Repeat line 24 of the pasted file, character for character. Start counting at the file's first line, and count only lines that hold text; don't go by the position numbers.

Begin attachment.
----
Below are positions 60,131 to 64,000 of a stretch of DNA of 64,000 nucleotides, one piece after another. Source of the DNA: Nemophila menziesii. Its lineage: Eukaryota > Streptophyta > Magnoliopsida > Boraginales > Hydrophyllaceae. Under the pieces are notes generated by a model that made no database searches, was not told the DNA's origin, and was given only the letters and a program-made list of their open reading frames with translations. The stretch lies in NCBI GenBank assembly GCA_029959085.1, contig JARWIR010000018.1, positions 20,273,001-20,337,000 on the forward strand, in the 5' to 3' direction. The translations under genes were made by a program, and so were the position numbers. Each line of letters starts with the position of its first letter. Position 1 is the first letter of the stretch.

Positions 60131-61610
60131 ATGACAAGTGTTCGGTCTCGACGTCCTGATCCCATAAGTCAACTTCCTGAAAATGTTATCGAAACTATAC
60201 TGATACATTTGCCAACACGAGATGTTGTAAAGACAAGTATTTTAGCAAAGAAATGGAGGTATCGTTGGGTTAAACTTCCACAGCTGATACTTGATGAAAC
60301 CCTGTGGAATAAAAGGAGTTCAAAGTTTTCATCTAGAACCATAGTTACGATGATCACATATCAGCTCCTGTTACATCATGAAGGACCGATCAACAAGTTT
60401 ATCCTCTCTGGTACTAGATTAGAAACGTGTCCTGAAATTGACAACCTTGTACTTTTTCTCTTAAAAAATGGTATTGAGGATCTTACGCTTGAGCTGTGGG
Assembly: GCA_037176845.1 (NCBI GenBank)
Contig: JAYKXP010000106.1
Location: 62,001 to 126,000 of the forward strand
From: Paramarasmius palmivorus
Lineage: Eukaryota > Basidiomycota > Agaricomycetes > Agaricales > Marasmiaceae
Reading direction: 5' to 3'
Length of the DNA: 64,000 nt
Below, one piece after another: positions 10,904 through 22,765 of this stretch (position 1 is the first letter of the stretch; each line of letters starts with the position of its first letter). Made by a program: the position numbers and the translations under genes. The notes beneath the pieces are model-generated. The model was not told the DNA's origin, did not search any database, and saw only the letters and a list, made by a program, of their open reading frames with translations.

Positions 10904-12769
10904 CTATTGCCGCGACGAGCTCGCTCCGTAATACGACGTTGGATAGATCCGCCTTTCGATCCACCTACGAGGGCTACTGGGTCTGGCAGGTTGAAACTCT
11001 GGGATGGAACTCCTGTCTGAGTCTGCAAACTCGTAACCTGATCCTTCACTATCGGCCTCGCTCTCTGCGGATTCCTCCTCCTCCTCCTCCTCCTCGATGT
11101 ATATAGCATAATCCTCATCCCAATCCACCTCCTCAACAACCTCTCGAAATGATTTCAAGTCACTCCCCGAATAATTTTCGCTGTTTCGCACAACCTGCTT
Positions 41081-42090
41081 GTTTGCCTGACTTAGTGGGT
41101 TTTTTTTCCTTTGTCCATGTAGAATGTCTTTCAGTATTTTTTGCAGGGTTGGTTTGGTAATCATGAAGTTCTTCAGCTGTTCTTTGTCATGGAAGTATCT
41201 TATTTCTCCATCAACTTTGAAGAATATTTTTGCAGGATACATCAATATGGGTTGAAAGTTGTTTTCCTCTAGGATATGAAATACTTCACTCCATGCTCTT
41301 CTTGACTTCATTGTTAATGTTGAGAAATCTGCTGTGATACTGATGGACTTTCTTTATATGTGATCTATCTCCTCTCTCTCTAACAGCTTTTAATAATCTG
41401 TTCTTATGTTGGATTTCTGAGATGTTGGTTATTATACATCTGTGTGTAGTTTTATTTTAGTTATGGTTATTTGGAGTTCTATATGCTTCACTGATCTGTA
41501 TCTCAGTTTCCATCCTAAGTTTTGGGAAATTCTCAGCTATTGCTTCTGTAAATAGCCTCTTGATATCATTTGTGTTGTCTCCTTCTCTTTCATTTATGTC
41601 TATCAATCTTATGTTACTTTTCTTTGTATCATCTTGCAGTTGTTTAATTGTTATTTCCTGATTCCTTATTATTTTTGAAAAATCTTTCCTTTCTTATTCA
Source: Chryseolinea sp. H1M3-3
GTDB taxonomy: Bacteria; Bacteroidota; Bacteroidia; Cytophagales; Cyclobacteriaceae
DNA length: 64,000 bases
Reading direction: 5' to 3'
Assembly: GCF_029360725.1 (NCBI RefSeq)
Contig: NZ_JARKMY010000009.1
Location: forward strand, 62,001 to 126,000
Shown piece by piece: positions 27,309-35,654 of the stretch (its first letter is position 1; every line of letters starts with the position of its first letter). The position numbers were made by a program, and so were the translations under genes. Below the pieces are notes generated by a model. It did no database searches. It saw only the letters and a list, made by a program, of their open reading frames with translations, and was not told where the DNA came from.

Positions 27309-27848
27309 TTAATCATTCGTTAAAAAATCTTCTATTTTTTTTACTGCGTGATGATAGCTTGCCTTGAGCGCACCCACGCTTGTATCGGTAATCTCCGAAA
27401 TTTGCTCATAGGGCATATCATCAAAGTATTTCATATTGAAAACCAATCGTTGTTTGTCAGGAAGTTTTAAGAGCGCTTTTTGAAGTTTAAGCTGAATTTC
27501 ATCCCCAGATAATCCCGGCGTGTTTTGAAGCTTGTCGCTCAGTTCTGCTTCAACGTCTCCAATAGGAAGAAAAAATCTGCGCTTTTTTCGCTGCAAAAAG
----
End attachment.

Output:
41401 TTCTTATGTTGGATTTCTGAGATGTTGGTTATTATACATCTGTGTGTAGTTTTATTTTAGTTATGGTTATTTGGAGTTCTATATGCTTCACTGATCTGTA